I had entirely forgotten about my sore foot until I was lacing up my shoes, when the shoe wall instantly aggravated my ankle. I found the sore point and it was definitely tender to the touch, but didn’t feel muscular. I decided to switch footwear and lace up my old adistars minus the top eyelet but this didn’t seem to work. Undeterred, I left hoping that I wasn’t doing anything foolish. My ankle was intermittently sore for the first 15’ after which things improved. On the back of yesterday’s long run, I was actually quite surprised at how good my body felt which is comforting given the week ahead.

With that, I’ll leave you with some fine words from Theodore Roosevelt, “When you get to the end of your rope, tie a knot and hang on.”

Training: 1:01:14 with 5xstrides (1’)

Sunday, November 18

The baffled king composing hallelujah

Following Thursday’s workout, I wasn’t surprised at the weariness in my legs come Friday; what did surprise me was just how heavy, verging on cumbersome, they were. I jogged down the dirt hill from our place and onto the trail, taking note as I leisurely passed the first kilometer marker… 5:02 later I decided not to press the pace, but rather convinced myself that today, merely moving was an accomplishment.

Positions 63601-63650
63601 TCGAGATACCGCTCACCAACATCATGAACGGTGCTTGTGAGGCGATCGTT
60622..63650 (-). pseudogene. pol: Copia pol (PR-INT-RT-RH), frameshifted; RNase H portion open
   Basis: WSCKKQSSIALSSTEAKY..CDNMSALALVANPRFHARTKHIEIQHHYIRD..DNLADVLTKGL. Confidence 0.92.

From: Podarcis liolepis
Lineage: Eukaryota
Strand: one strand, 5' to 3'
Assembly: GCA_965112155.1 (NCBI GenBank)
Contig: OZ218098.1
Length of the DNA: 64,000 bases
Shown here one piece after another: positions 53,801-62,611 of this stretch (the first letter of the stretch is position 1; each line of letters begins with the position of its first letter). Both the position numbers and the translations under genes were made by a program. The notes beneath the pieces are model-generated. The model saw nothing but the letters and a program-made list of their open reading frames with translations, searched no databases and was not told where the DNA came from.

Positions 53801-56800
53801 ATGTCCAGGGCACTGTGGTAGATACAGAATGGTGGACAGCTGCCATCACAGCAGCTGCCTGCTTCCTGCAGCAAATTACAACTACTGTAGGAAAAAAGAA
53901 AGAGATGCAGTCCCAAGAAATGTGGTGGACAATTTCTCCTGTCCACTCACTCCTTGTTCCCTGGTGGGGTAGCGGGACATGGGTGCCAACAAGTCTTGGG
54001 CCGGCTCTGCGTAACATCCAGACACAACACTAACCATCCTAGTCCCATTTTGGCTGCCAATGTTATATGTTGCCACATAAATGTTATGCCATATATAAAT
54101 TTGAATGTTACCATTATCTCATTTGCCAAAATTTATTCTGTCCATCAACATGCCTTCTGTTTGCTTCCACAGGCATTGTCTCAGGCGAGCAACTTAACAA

Yesterday was uneventful and the pins felt particularly good as I stretched them out with a few 30” strides towards the end of the jaunt.

This morning I wrapped up an easy week with a not-so-easy long run. I was hoping to cruise through feeling graceful and in control; unfortunately, this was not to be. The first hour passed quickly enough but my perceived effort was very much real, with emphasis resting unhappily on the effort. As misery loves company I begun the up-tempo session fully expecting he worst but was pleased to discover that with the pace quickening, and efficiency gains realized, that same perceived effort remained the same.

On a disturbing note, my left foot was giving my grief toward the end of the run. It feels as if a bone has become jammed resulting restricted movement and some discomfort (the camber of the terrain being influential). I noticed it first yesterday but didn’t think much of it at the time, perhaps it’s a result of Thursday, the twenty quick accelerations?

Friday: slow 29:37
Saturday: easy 43:30 with 5xstrides (1’)
Sunday: 2:07:10 with 60’ up-tempo (4:10 to 3:48 pace/km)

Thursday, November 15

My (other) Girl